MPs are being lobbied by Christian groups and individuals to vote to give UK courts the power to define genocide so that trade sanctions can be imposed with reason.
On Tuesday, the House of Lords forced the Government to look again at an amendment to the Trade Bill which would give British courts the power to decide whether a genocide has taken place in a country and therefore impact whether trade deals should end or sanctions applied.
This suggestion, by Christian Peer Lord David Alton, will now go back to the House of Commons and is expected to be tabled on Tuesday 9th February.
Christian religious freedom charity Open Doors is urging its supporters to write to their MP. Open Doors UK and Ireland's head of advocacy and public affairs. Dr David Landrum. said: "This vote is on a knife-edge and if it passes, it would represent a statement of intent for the UK's role in protecting human rights globally."
The first draft of the amendment stated that if a country were deemed to be committing genocide, the UK Government would be bound to terminate all trade agreements with the country. The amendment was defeated by eleven votes in the House of Commons, with those against it arguing that it endangered the separation of powers between the executive and the judiciary as judges would indirectly have a significant role in foreign policy.
The latest draft does not automatically require trade agreements to be stopped but will leave that decision to Parliament.
This suggestion was passed in the House of Lords, with the support of nine bishops, by 171 so will return to the House of Commons this week.
Although it would apply in many situations, currently at the forefront of politicians' minds is how it would change trade and diplomatic relations with China, where Uighur people, an officially recognised ethnic minority of mostly Muslims in Xinjiang in Northwest China, are currently being kept in detention camps and treated abominably.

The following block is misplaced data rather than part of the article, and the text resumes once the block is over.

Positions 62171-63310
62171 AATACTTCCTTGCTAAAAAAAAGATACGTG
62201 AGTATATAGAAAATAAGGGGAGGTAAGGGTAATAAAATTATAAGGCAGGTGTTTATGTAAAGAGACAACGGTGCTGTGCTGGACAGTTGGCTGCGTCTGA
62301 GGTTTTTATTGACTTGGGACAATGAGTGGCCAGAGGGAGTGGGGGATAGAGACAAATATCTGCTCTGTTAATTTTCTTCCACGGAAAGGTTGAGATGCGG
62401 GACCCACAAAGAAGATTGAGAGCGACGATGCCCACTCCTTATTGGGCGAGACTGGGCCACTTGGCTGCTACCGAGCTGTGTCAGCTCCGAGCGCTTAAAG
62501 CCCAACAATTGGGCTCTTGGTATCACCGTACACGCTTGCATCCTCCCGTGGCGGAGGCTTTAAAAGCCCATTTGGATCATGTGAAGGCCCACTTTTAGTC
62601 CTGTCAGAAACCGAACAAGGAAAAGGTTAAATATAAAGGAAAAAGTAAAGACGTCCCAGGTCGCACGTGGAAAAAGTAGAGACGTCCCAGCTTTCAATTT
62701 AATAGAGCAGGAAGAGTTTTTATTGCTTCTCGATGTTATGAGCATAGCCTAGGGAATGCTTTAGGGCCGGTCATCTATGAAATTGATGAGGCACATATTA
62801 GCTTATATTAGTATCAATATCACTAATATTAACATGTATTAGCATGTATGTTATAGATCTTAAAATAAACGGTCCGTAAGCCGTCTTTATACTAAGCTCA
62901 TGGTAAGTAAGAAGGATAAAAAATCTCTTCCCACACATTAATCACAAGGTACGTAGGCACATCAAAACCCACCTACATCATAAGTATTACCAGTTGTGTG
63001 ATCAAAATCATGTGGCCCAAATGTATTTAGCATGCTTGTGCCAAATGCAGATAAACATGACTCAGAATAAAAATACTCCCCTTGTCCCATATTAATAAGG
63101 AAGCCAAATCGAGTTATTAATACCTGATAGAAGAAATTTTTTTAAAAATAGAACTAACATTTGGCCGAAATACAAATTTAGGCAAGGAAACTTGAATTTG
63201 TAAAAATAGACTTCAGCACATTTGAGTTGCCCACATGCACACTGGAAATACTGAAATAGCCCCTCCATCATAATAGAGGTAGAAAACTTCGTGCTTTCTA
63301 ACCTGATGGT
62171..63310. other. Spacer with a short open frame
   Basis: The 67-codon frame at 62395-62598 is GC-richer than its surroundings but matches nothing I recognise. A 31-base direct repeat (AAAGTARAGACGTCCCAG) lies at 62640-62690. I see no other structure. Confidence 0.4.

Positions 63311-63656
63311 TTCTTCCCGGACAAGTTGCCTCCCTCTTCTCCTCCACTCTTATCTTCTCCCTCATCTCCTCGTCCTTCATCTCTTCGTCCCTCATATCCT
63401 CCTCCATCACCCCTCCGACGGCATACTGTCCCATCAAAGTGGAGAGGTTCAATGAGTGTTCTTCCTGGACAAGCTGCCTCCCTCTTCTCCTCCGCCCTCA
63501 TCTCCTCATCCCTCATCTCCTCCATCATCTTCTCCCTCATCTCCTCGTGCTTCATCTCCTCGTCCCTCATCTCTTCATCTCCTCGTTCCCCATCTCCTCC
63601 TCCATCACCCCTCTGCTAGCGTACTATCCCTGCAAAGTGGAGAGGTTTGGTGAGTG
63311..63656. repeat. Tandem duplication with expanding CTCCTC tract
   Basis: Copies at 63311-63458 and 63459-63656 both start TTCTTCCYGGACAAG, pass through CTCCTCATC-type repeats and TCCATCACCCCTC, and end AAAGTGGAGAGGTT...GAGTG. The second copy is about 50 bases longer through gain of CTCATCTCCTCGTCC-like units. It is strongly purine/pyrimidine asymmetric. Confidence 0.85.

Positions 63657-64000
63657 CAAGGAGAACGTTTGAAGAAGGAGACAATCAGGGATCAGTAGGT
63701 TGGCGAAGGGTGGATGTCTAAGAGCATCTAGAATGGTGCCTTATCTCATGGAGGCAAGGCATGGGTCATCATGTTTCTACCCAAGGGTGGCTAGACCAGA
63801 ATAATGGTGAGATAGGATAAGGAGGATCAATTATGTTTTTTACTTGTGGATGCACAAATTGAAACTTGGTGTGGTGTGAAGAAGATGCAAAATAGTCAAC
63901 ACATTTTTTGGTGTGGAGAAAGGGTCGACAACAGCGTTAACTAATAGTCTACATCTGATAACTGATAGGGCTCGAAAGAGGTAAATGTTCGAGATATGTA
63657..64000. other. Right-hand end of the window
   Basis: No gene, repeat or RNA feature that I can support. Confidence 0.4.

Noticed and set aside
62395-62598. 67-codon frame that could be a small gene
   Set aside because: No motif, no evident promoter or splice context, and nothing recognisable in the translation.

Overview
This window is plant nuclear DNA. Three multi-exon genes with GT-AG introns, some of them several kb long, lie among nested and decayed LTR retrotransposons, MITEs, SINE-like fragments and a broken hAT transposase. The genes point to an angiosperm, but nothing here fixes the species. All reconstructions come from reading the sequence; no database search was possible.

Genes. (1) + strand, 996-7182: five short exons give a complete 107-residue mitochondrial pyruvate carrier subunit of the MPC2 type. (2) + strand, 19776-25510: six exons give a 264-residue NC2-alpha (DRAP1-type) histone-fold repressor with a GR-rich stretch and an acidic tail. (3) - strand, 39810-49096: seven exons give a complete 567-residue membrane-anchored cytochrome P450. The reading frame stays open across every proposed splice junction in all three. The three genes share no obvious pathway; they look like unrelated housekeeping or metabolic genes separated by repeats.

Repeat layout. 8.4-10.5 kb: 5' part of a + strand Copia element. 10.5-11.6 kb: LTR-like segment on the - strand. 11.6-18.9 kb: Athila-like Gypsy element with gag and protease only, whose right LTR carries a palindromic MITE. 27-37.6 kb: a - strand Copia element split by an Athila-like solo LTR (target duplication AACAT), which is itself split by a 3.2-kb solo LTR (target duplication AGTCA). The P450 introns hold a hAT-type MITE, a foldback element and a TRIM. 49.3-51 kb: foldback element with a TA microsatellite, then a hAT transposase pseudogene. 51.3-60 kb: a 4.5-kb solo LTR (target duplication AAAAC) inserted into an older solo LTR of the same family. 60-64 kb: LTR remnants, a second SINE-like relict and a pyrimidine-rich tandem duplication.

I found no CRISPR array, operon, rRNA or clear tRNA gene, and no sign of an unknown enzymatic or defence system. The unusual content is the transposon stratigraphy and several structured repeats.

In the camps, it is thought there is heavy surveillance, restrictions on worship, that Uighur women are being raped and sterilised and that those there are being forced to do manual labour for little or no pay.
The case has not been able to reach the International Criminal Court because China is out of its jurisdiction, and the fact that China is part of the United Nations has also hampered an international ruling.
Pro-life group Right To Life also supports the amendment because of reports of forced terminations on women. They say: "there is extensive evidence that many women in the Uighur Muslim community in Xinjiang, China are being subjected to forced abortions...[the amendment] would help with putting international pressure on the Chinese Communist Party to stop the practice of forcing abortions on the Uighur Muslim community along with the wider human rights abuses that evidence shows is being perpetuated against this community. "
The trade minister Greg Hands has opposed the amendment in its current form, saying: "To accept this specific amendment would allow the high court to frustrate, even revoke trade agreements entered into by the Government and approved after parliamentary scrutiny."
Politicians such as Iain Duncan Smith are backing the amendment as well Christian Solidarity Worldwide.